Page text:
Happy new year pals, and welcome back to 2018’s first inventory. The Mixology HQ has moved office so things are still in slight array but worry not, we should be back and running at 110% capacity this week.
In news: the spirits business took a look at how much gin was sold in the UK the week before Christmas, Imbibe finds the hospitality sector to be the most sleep-deprived in all of the UK (no surprise here), The Drinks Business lists a host of London’s best bars to get your “Dryuary” on, and SevenFiftyDaily takes a look at brands that are promoting bartenders’ wellness. Cheers and let’s hope everyone’s 2018 is off to a bangin’ start
Okay fine, not everybody might be into “Dryuary” and honestly, it’s not the best for the industry. Bars that are stood empty for all of January? Nobody wants that. (On the other hand it offers an easy opportunity to give workers time off, but that’s a story for another time.) If, however, you are interested in being just a little “healthier” this January, look no further than to Liquor.com, who’ve come up with a slideshow of “healthy cocktails to order in bars now”. Of course it includes some green juices that are simply doctored with a little bit of booze but you’ll also find a riff on a whisky sour that’s made with both lemon and pineapple juice, as well as turmeric juice. So there you go, balance is key – go forth and drink friends.
British Consumers spend £36 Million on Gin the Week before Christmas
Alcohol sales predictably go up the weeks before Christmas (because everyone hates their family and to get through the holidays one must obviously consume massive amounts of alcohol amirite?). This week The Spirits Business tallied up what British consumers spent on gin in UK supermarkets the week before Christmas, a solid £36 million, which is a 45% increase to 2016. “According to IRI’s Retail Advantage data for the week ending 23 December, the amount equates to 2.2 million bottles, 636,000 more than the previous year. The increase also helped to boost the sale of mixers by 30% in the same period. Soft drinks were 5.9% off the back of the tonic sales.”
Hospitality Sector Found to be Most Sleep Deprived in the UK
No surprising nevertheless not pleasant news from jolly old England, Imbibe reports that the hospitality sector is found to be the most sleep-deprived in the UK. The survey was run by bed manufacturer Sealy and found out that 86% of hospitality workers believe they’re sleep deprived and that they’d function better with more shut eye.”Of the 830 hospitality staff questioned, many said that a few more hours in the land of nod would make them less irritable, less likely to be late and less accident-prone. And 30% of those workers said they would be more productive with a bit of extra kip – a timely reminder of UK workers’ dismal productivity, which made headlines again and again this year.” Imbibe goes on to list a host of tips for on-trade workers to get better sleep. Those include “avoid alcohol and caffeine” (haha – sure) and “don’t eat too late (fair enough).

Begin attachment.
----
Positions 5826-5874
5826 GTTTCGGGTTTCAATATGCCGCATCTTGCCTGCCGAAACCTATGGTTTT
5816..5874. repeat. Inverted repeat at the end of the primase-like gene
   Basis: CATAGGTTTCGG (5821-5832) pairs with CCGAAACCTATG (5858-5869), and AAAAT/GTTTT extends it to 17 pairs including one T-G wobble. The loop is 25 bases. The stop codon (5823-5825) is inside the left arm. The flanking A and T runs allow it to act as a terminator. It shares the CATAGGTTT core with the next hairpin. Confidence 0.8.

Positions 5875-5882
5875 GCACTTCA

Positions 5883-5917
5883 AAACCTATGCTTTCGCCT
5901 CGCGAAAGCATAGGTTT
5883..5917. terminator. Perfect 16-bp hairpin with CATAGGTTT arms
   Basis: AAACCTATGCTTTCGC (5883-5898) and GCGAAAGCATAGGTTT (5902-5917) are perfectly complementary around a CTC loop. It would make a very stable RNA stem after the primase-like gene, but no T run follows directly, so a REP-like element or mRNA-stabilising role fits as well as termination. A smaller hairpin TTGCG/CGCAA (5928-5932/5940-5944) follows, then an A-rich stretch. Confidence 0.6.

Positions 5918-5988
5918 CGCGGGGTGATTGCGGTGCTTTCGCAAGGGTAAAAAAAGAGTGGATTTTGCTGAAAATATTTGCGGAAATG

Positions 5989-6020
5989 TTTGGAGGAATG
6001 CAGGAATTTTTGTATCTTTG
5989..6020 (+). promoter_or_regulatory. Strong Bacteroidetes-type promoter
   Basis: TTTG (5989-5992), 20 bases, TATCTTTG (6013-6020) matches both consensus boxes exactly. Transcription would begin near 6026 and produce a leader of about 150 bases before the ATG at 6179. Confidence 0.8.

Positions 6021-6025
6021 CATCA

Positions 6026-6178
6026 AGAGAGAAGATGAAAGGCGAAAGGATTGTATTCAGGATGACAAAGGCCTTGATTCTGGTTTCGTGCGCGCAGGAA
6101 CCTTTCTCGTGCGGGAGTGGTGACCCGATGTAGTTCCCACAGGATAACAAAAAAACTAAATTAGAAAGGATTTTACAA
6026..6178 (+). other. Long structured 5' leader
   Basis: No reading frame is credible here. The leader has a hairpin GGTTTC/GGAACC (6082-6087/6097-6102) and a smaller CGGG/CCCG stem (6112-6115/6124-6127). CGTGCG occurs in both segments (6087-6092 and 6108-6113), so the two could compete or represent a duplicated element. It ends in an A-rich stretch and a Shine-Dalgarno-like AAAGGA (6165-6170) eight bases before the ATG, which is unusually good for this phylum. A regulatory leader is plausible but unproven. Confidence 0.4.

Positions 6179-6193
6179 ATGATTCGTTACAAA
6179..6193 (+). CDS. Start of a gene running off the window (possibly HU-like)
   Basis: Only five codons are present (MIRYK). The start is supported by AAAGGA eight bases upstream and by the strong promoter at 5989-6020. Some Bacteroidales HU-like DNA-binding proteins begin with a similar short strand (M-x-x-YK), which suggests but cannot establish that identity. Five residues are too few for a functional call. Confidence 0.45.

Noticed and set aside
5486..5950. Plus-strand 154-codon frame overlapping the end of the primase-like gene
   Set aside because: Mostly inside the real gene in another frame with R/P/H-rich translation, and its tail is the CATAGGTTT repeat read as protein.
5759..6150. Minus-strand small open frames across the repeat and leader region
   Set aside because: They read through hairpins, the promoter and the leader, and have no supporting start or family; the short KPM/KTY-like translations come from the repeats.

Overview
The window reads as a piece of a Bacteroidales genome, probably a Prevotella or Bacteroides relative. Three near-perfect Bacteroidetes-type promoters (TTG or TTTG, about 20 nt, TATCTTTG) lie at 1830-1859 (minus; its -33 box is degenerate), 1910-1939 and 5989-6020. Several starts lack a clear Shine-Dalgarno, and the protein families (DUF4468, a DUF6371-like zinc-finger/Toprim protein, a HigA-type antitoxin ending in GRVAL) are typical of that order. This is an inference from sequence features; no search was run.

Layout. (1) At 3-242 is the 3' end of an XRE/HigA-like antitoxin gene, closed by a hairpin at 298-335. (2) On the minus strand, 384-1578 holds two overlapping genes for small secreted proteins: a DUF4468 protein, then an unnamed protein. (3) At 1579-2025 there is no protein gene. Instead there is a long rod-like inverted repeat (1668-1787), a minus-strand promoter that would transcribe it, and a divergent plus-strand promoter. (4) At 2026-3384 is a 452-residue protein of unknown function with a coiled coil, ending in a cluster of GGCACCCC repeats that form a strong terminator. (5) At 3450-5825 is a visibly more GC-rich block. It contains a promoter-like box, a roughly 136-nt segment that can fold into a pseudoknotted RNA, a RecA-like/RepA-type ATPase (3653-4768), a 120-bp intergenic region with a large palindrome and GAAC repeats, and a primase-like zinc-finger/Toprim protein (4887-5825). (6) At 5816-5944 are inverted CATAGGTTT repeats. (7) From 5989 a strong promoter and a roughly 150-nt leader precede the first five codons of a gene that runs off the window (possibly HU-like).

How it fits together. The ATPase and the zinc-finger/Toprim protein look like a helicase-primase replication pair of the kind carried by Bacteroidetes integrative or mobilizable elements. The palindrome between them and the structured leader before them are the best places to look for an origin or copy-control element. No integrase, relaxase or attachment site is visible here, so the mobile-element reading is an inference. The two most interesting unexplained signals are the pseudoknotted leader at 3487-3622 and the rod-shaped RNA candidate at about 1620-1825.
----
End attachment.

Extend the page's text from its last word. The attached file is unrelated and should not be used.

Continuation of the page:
London’s Best Bars to Drink in during Dry January
You might want to order a non-alcoholic cocktail every now and then, even if you’re not a observer of Dry January. If you live in London and want to hop on the non-booze train, you’re in luck. The drinks business compiled a list of London’s best bars that are currently serving mocktails. Their list obviously includes Dandelyan, Redemption, and Nightjar. See the complete guide her.
How Spirits Companies Are Using Wellness to Build Brand Loyalty
The past year has seen an increase in “wellbeing” being discussed within the confines of our industry: from sleeping better, eating better, drinking less or drinking better, and general self care – it’s obvious a nerve has been hit. SevenFiftyDaily decided to start off the year with a look at this exactly, but not just as wellness as a whole but specifically how a group of spirits companies are promoting their brands by focusing on bartenders’ health and well-being, without needing to pour a single drink. Absolute’s brand ambassador Cory James for example began organizing self-defense workshops, which were followed by light lunches. The meals turned into “more of a roundtable”. James says “Usually what would happen is I would just sit back and everyone would talk about their experiences—often connecting over personal stories of assault—and discuss how impactful this event was, without me even interjecting.” His events were a success and began happening in London as well. What’s apparent is that bartenders are eager to connect, over more than “just” drinks. He’s not the only one: “El Silencio, a producer of artisanal mezcal based in Santa Monica, California, offers a program called Physiology of the Modern Bartender, which focuses on injury prevention behind the bar. The concept started as a seminar topic featured by the brand at Tales of the Cocktail and other conventions, and it eventually evolved into hands-on, trainer-led workshops for select bar groups. Demand became widespread. “This trend“, if one can even call human people caring for one another, is one worth checking in with every couple of months. It’s a more holistic approach to an industry that’s in dire need of it.
Bildquelle: Photo via Shutterstock.com